Carthage nursing home shooting

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Carthage nursing home shooting
Location Carthage, North Carolina, United States
Date March 29, 2009
c. 10:00 a.m.–c. 10:05 a.m.
Attack type
Mass murder
Weapons
Deaths 8
Non-fatal injuries
3 (including the perpetrator)
Perpetrator Robert Stewart

The Carthage nursing home shooting was a mass murder that occurred on March 29, 2009, when a gunman opened fire at the Pinelake Health and Rehab nursing home in Carthage, North Carolina. The shooter, 45-year-old Robert Stewart, killed eight people and wounded a ninth person before being shot and apprehended by a responding police officer, who was also wounded by gunfire.[1] Stewart's estranged wife, a nurse at the nursing home and the apparent main target, survived the shooting unharmed, as she was hiding in a bathroom in the Alzheimer ward of the building, which is secured by passcode-protected doors.[2]

Stewart, who is being held in North Carolina's maximum security Central Prison in Raleigh, was charged with eight counts of first-degree murder.[3][4] On September 3, 2011, he was found guilty of eight counts of second-degree murder and sentenced to 142 years to 179-and-a-half years in prison. The defense had argued that Stewart was under the influence of Ambien during the shooting, leaving him unable to control his actions.[5]

Shooting[edit]

Robert Stewart, dressed in a bib overall, arrived at the parking lot of the nursing home just before 10:00 a.m., where he shot several times at his wife's car, shattering its windows. He also shot at Michael Lee Cotten, a visitor, in his car, when he pulled into the parking lot, and hit him in the left shoulder. Cotten, who later stated that Stewart was "very calm, very deliberate" when he fired at him, managed to run into the building and warn the people inside of the gunman. Police received the first emergency calls at approximately 10:00 a.m. and the only police officer on duty, Justin Garner, who had been visiting his mother Tessie,[citation needed] was dispatched to the scene about one minute later.[6]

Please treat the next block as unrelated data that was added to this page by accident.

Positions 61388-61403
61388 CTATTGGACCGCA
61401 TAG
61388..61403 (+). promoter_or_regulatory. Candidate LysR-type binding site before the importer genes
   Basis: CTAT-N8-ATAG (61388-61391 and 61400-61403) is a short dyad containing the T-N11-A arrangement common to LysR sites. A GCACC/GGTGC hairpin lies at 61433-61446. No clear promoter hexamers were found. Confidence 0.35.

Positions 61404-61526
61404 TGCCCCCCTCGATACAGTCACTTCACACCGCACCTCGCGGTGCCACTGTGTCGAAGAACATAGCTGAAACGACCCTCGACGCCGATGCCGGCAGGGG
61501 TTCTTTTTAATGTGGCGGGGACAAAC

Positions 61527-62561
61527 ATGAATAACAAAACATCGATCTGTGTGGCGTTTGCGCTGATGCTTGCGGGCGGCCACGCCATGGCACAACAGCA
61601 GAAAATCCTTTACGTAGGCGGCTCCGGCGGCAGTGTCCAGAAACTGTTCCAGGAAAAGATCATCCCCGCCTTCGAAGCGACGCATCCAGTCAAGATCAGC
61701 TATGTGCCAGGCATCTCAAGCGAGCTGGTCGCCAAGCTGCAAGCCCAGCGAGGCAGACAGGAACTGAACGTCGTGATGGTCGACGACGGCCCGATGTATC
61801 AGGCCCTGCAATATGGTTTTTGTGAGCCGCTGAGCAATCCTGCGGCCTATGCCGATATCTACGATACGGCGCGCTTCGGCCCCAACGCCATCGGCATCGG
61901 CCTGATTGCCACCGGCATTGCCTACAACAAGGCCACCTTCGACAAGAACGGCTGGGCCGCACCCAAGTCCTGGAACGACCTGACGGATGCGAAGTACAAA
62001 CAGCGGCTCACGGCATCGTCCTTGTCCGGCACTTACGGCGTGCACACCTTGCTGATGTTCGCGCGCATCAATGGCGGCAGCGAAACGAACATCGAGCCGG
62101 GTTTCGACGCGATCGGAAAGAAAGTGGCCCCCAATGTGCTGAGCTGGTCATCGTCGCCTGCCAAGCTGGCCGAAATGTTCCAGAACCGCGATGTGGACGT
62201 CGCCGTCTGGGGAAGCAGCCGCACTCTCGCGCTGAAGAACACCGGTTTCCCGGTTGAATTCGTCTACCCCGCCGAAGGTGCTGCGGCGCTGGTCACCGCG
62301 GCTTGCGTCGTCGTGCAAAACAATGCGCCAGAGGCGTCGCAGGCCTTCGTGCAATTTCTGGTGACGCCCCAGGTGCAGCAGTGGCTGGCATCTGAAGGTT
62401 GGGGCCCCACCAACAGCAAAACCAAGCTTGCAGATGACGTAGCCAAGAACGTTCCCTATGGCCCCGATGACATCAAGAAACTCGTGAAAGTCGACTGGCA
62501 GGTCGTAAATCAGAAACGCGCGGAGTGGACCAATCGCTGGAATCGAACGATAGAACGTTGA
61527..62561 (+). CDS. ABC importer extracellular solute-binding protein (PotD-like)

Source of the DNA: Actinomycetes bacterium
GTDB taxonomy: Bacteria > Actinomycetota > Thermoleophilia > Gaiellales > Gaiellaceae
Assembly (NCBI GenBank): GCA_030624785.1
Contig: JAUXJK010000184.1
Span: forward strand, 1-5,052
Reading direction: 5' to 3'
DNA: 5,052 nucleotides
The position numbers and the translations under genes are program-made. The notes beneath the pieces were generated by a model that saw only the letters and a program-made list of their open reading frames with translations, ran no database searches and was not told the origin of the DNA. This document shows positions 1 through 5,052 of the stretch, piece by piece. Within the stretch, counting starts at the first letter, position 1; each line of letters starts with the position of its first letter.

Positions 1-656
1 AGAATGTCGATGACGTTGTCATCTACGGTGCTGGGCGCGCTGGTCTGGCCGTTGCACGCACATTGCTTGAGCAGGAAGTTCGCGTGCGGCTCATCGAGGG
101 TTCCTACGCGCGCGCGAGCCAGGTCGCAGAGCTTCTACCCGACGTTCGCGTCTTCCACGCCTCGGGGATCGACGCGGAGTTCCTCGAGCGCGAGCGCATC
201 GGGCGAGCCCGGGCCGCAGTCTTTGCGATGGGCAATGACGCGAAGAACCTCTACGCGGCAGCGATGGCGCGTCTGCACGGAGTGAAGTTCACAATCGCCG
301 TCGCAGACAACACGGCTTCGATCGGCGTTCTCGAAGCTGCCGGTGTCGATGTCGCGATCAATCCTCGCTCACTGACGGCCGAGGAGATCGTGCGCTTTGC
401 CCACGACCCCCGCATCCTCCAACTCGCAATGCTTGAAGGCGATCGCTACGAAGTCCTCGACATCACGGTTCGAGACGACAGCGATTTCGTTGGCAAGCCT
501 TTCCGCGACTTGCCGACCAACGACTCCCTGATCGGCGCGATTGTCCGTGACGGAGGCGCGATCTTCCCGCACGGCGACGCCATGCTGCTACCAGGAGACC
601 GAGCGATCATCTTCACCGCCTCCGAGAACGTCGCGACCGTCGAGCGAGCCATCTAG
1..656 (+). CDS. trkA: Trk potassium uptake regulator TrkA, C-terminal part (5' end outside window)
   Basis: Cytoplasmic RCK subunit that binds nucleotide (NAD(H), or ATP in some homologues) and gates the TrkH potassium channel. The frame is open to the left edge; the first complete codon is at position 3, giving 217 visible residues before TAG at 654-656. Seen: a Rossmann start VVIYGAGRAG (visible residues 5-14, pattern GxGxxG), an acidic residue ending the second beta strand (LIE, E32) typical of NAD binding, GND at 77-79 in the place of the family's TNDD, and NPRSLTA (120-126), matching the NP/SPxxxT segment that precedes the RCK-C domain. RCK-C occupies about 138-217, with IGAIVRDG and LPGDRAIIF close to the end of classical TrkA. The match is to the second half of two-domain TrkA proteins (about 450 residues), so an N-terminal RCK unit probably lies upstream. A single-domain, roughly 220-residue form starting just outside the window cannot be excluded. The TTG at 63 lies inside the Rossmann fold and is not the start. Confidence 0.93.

Leaving a camouflage Remington 597 .22 caliber rifle atop a Jeep Cherokee, Stewart entered the nursing home armed with a .357-caliber handgun, a .22 Magnum semi-automatic pistol, and a 12-gauge Winchester 1300 shotgun and went down the hall, apparently searching for his wife, Wanda Neal, who had been reassigned to the Alzheimer unit that morning. Upon realizing that his wife wasn't where she usually worked, he headed to the area for Alzheimer's patients, which was secured by passcode-protected doors. As he walked through the hallways of the nursing home, Stewart killed seven residents, two of them in their wheelchairs, while the staff tried to bring the patients to safety. One nurse, Jerry Avant, was also shot and killed when he tried to stop the gunman.[7][8]

Stewart was finally stopped in the hallway at about 10:05 a.m. by Officer Garner. After refusing several orders to drop his weapon, Stewart lowered his shotgun and fired a shot at Garner, hitting him in the leg and foot. Garner returned fire and hit the gunman in the shoulder, incapacitating him. When the shooting was over, six people were dead and five others, including Stewart, were taken to a nearby hospital. Two of the wounded died the same day. In the hospital, Stewart told a nurse that he had taken six "nerve pills" and did not remember anything about the shooting.[9] [10]